Sophie on where it started:
My passion for art and conservation has always been ingrained in me; I guess you could say that it’s innate. My journey to become an artist, however, wasn’t as straight forward. As a young adult, I worked in the film and television industries. I was still trying to find my place in the world and working on film sets was fun and interesting, but irregular and unreliable. When I reached my mid-twenties, I decided to go and get a ‘proper’ job, so I trained to become a primary school teacher.
I strongly believe that we all have our own individual passions, interests, and skills for a reason – you just need to discover what yours are and go for it. I had painted and drawn animals since I was a child, but being a full-time, professional ‘artist’ seemed out of the realm of possibility for me. Luckily, my close friends encouraged me to give it a go (and luckily, I listened). Alongside teaching, I started to put my work out there and before I knew it, I was a full-time artist. Since then, I have founded the online art gallery and store,
Art Basket, and donate 10% of my profits to wildlife and conservation charities.
I don’t regret the strange, indirect path that I took to becoming an artist, as I learnt so much along the way. My experience working on film sets fuelled my passion for creativity and I still love to get involved with schools to encourage future generations to make a difference.
Sophie on inspiration:
When I first started out as an artist, I would paint wildlife because I liked wildlife; I painted whichever animal caught my attention at the time. The more involved I got with the conservation side of wildlife art, however, the more I started to realise how dire the situation is on our planet. Now, I paint to raise awareness of not only the beauty of wildlife, but the fragility and vulnerability of it too. I draw inspiration from the causes that are close to my heart and the animals that need saving.
Sophie on challenges:
I think everybody faces challenges in their career at some stage. Being an artist can be hard work, competitive and financially volatile in the beginning, but I try not to focus on the ‘disasters’ that crop up sometimes and instead celebrate the little successes every day. I have been very fortunate in my career so far and have connected with so many incredible and inspiring people with a similar vision.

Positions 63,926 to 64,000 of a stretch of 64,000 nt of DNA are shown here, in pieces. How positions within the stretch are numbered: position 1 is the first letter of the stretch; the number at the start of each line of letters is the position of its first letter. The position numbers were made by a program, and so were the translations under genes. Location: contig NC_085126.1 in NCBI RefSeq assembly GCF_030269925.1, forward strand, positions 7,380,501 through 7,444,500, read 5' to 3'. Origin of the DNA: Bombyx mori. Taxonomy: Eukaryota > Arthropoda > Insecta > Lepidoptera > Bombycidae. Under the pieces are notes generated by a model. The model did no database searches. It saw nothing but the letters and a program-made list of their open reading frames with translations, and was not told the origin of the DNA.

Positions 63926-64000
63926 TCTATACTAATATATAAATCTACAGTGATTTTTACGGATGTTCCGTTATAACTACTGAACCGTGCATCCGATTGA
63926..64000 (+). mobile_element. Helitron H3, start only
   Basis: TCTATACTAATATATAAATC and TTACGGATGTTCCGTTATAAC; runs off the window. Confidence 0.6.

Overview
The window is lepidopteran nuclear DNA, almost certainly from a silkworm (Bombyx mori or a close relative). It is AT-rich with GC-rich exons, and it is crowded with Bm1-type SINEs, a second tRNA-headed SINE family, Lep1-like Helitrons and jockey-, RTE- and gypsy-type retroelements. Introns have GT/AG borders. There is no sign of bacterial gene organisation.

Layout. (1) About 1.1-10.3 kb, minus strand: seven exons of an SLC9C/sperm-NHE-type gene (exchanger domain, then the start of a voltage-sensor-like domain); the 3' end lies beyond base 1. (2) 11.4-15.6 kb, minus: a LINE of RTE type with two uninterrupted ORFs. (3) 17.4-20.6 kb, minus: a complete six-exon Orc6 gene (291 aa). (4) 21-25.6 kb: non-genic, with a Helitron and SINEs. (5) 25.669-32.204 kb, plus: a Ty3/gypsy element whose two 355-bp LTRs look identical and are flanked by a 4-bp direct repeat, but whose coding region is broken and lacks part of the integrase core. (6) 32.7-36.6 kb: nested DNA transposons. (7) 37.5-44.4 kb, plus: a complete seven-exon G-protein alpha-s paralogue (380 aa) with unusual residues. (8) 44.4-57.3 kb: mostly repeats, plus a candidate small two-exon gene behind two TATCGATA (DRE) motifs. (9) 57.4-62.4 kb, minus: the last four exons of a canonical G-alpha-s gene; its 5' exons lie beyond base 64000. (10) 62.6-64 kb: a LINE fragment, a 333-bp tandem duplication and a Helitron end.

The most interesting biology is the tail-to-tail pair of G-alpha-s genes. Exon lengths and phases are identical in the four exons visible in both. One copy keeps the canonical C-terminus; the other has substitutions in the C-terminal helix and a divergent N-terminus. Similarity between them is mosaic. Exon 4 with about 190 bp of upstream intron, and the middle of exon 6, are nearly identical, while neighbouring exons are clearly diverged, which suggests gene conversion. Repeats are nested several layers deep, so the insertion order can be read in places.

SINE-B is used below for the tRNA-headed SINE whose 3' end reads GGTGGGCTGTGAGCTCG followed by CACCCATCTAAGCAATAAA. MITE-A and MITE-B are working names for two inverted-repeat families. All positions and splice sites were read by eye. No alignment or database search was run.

Sophie on social media:
I’m not ashamed to say that social media has played a huge role in my career as an artist. It’s such a powerful marketing and networking tool, yet it’s completely free and anybody can use it. My artwork sits in countries all over the world – it’s a reach that I simply wouldn’t have been able to get without Twitter, Instagram, Facebook… It’s also been extremely helpful for me to still stay connected with art dealers and buyers whilst social gatherings like gallery exhibitions have been prohibited.
Sophie on aspirations:
I’m definitely a fan of dreaming big; coming up with the most outlandish goal and trying to make that manifest in some way. Ultimately though, as long as I continue to grow as an artist, learn new skills, meet new people and make a difference, I will be happy.
Sophie’s advice for aspiring artists:
Keep creating art. Always. Even if it’s not selling, or you’re working 3 jobs on the side. Even if other people tell you they ‘don’t get it’, or your work is rejected by art competitions and galleries. It’s easy to view being an artist as ‘pie in the sky’ or unattainable and it’s certainly not an easy career path, but if it was easy, then everybody would be doing it!
When I first started out, I painted and painted and sold very little. I had so many original paintings and limited-edition prints mounting up in my house that I barely had any room for furniture. But I didn’t stop; I continued to paint, practise, and share my art with the world, whilst working as a full-time teacher. Slowly, people started to see my artwork as an investment, rather than buying it as a ‘favour’, and the paintings started selling. I sold every single one of my paintings and haven’t had an unsold piece of artwork in my house since. So keep creating art!